The Molasses Disaster

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Highlighting Historical Romance with Kathy Otten.

While the characters and their story are fictitious, this story is based on a true event, a disaster that took place in 1919.

January 15, 1919 was an unseasonably warm day. For residents of Boston’s North End things were finally looking up.

On November 11, 1918, the Armistice had been signed, bringing an end to World War I. The Spanish Influenza Pandemic that had swept the nation, killing thousands was ending.

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A common sight for residents was fifty foot molasses storage tank owned by the United States Industrial Alcohol. Molasses would drip from the seams and children would come with their pails to collect it. To hide the leaks, the company first painted the tank brown, then shortly before Christmas a workman on scaffolding caulked the seams.

Temperatures were in the teens on Sunday January 12, 1919, when a ship unloaded 600,000 gallons of molasses on top of the molasses already in the tank.

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On Wednesday, January 15th, the temperatures rose to forty degrees, lifting spirits and drawing everyone outdoors.  But that same mid-day sun silently warmed the molasses.

Just after noon, the seams of the tank ruptured with what sounded like an explosion. 2.3 million gallons of molasses spilled in a 15 foot wave through Boston’s North End.

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Traveling at thirty-five miles per hour, a wave with the force of 26,000,000 pounds of molasses slammed into people and buildings. The supports of the elevated train were twisted. The chicken slaughter house was wiped out. Wooden homes were flattened. The city livery stables and the North End paving yard were destroyed. The brick fire station was knocked off its foundation as the second floor pan caked onto the first, trapping firefighters.

Twenty-one people were killed, and one hundred and fifty injured, some of whom had lifelong disability as a result. Horses died. Property damage was estimated to be more than a million dollars by today’s standard.

The tank’s owners claimed anarchists had dynamited the tank in protest of the United States government. After a ten-year court battle, United States Industrial Alcohol was found liable for the structural failure and ordered to pay compensation to the victims of the disaster, who were mostly poor Irish and Italian immigrants.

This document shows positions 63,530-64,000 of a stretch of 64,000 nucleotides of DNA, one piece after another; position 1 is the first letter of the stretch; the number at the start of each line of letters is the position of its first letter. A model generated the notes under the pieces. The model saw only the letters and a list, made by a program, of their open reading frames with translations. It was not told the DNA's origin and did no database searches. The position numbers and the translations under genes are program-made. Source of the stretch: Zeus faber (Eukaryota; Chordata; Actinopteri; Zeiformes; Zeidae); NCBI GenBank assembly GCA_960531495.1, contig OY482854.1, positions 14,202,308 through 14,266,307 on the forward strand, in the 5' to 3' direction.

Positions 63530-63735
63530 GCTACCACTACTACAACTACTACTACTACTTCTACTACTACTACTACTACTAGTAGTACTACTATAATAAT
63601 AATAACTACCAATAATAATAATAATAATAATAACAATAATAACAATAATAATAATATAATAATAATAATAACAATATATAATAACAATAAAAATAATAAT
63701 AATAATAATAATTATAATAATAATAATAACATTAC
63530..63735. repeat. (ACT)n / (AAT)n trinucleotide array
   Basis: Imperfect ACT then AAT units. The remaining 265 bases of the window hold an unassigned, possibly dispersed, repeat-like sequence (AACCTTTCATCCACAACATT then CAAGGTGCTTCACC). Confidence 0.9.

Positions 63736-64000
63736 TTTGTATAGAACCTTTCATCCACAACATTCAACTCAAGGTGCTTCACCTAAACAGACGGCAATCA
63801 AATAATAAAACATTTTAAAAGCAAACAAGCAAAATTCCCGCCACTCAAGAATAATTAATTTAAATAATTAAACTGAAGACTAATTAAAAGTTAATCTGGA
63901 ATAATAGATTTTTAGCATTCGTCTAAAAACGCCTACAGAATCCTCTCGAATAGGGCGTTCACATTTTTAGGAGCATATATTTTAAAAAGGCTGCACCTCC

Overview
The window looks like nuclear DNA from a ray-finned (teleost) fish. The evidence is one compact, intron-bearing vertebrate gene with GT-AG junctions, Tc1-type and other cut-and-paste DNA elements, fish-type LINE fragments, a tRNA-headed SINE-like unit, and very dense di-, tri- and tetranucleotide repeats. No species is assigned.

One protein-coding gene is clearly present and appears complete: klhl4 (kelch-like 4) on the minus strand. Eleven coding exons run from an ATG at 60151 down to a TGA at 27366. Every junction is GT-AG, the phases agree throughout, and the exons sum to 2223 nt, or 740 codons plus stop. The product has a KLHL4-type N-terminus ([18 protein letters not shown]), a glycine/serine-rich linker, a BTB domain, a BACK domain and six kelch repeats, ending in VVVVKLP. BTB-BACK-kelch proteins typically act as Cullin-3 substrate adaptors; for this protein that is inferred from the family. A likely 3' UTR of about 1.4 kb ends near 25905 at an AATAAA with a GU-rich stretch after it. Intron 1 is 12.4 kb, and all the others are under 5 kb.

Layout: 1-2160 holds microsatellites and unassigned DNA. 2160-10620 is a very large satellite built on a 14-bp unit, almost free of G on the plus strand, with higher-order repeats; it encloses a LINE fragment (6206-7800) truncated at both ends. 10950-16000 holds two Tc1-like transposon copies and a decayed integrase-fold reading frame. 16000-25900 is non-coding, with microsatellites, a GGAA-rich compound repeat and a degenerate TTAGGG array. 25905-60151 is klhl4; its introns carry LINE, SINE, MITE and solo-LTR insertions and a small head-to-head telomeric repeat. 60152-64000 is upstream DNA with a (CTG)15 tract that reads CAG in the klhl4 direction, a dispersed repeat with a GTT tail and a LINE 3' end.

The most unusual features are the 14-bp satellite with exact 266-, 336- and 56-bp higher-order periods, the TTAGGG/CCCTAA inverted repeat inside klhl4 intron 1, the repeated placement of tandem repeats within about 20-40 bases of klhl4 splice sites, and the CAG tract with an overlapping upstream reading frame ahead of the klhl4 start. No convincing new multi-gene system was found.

About the Book: After the Dark

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Months in the trenches of France have left Liam Gallagher wondering why he has survived when better men did not. His guilt intensifies when he returns home only to come down with the deadly Spanish Influenza sweeping the country. Once again Liam lives when thousands do not.

Now the only bright spot in his monotonous life is the time he spends each day walking with Rosalie Moretti. Their talks give him hope for the future, a future possibly to include this vibrant, loving woman. Until one dark, catastrophic afternoon, when Liam realizes the reason his life was spared has come down to minutes and his ability to perform one selfless act.


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~an excerpt~

The warmth of Rosalie’s palm pressed against his free hand. Heat rushed to his cheeks, and between their palms, his skin dampened. He laced his fingers with hers. With the pad of his thumb, he traced the top of her hand. Her skin was so smooth. Were all women this soft, or had he just never noticed?

She tugged him forward, and loath to release his hold, he followed her up the steps.

He cast one quick glance over his shoulder toward the city livery and blacksmith shop. He should return to his beat, walk around the tank, and chase away the lads and lasses who’d come with their pails to collect the constantly dripping molasses.

But when he looked back at Rosalie, a secretive smile teased the edges of her full lips, as though she were aware of her own seductive power over him. And like a green lad, fresh off the boat, he allowed her to lead him inside.

About the Author

Kathy Otten is the mother of three grown children and lives in the open farm country of western NY with her husband of thirty-two years. She enjoys taking long walks with her German Shepherd Max, through the fields and woods near her home. In the winter she likes to curl up with a good book and one or two of her five cats, while the snow blows outside. In between family, work and animals she can be found at her computer weaving stories of laughter, heartache, and love for the crazy cast of characters swirling around in her head.





6 thoughts on “The Molasses Disaster

  1. Hi Carolline,
    Thanks for having me stop by today. I noticed a mistake I made in the wording of facts. I just want to correct really quick. I wrote. “… 26,000,000 pounds of force…” and I meant to say something like, “… with the force/power of 26,000,000 pounds of molasses.”

  2. I remember my dad telling me about that incident. It was two years before he was born, but the story was still going around. Best on your book!

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